Most divorcing parents may be unsure of how to tell their children that
mom and dad have decided to divorce, and how much information about the
process is too much for the kids to digest. In Georgia and elsewhere in
Georgia, divorcing parents are concerned about how their children will
respond to living in two different homes and other
child custody issues. Due to these valid concerns, divorcing parents should consider
a few simple steps when speaking to their children.
When discussing issues pertaining to divorce, parents should try their
best to speak to their children, rather than at them or with them. Parents
should maintain a strong bond, which includes trust and respect, with
their children, so that there honest and open communication comes more
easily. In addition, when parents talk to their children about difficult
circumstances, they should be conscious of what is age-appropriate. Finally,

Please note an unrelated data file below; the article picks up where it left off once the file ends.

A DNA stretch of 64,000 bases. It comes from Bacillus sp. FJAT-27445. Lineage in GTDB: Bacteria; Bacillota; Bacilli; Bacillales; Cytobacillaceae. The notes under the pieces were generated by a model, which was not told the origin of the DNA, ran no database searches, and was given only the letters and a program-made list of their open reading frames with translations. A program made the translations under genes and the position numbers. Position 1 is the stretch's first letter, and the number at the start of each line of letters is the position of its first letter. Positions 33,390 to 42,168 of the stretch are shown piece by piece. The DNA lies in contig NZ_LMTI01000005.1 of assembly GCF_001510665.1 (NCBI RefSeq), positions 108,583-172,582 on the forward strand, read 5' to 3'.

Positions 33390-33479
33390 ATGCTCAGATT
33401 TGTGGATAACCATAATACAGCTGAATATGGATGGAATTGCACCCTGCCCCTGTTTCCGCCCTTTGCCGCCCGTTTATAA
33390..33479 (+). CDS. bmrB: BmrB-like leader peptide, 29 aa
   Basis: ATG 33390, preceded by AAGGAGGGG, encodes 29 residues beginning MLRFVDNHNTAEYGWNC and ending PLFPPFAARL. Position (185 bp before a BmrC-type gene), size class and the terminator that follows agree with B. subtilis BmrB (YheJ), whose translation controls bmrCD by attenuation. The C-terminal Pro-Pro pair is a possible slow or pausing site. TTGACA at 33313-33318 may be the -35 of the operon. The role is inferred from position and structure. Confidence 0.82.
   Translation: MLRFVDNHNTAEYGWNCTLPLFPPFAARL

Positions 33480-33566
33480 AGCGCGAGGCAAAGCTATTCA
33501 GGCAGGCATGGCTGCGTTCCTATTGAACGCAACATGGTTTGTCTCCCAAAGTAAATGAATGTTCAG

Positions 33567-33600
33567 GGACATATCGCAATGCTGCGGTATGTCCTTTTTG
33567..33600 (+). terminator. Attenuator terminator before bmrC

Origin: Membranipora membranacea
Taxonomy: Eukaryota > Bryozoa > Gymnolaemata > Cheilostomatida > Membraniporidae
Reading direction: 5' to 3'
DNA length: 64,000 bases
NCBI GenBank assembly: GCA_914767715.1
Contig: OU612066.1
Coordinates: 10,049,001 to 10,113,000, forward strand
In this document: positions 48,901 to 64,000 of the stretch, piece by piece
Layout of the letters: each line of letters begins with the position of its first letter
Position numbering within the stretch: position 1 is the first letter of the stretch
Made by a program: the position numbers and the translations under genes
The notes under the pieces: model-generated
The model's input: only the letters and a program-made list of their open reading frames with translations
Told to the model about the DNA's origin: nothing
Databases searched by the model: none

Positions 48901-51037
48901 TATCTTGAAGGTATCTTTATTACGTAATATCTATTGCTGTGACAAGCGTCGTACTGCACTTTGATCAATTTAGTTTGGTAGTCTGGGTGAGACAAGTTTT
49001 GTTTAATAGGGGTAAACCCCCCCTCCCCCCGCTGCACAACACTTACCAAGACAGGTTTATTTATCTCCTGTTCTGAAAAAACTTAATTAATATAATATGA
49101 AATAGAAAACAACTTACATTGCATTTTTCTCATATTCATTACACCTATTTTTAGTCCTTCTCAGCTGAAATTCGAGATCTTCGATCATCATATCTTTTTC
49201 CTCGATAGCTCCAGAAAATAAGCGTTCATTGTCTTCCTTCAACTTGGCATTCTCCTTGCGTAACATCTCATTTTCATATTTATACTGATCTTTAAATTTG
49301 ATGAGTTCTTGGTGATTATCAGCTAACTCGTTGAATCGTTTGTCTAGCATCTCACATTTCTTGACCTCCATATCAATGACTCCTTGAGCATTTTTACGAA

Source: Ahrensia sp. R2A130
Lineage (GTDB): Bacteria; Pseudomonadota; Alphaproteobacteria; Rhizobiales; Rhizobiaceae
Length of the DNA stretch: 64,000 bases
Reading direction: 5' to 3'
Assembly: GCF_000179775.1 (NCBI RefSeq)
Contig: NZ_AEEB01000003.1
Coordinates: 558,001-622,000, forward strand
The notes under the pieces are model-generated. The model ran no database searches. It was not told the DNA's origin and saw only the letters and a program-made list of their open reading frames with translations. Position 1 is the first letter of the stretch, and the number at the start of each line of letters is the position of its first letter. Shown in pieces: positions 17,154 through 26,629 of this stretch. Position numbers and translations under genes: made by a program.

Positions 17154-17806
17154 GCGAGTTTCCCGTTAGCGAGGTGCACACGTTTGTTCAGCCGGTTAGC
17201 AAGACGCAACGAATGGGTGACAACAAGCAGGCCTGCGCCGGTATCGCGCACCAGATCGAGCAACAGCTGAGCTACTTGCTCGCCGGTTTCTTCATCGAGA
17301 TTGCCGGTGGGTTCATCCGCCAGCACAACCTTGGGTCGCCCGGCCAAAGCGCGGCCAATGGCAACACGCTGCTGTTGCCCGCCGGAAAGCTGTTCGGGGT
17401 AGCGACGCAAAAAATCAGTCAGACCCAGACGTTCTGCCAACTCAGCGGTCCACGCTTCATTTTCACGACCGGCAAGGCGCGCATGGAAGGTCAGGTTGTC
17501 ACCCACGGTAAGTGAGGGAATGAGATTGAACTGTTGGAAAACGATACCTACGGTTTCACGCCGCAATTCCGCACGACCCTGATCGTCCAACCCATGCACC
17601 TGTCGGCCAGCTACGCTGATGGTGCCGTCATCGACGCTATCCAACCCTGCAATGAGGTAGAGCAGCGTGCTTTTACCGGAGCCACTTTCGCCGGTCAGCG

parents should avoid speaking negatively about the other spouse in front
of the children. If possible, parents should begin communicating early,
before circumstances get too intense, so that their children are more
comfortable and less surprised.
In a divorce involving children, the parents must create a child custody
agreement. There are two types of child custody: legal and physical. Legal
custody pertains to the major decisions parents must make for the child,
which includes religious, medical and educational decisions. Physical
custody pertains to the child's primary residence; typically one parent,
the custodial parent, will have physical custody of the child.
If parents are unable to agree on child custody and visitation issues,
a court may make the decisions for them. In Georgia, child custody decisions
are determined based on the best interests of the children. It is important
for parents to address the needs and best interests of their children,
either in court or when speaking to the kids themselves. Cooperating with
their divorcing spouse may make the process easier for all parties involved.
However, sometimes this is just too difficult, and an attorney can step
in and keep the lines of communication open and productive.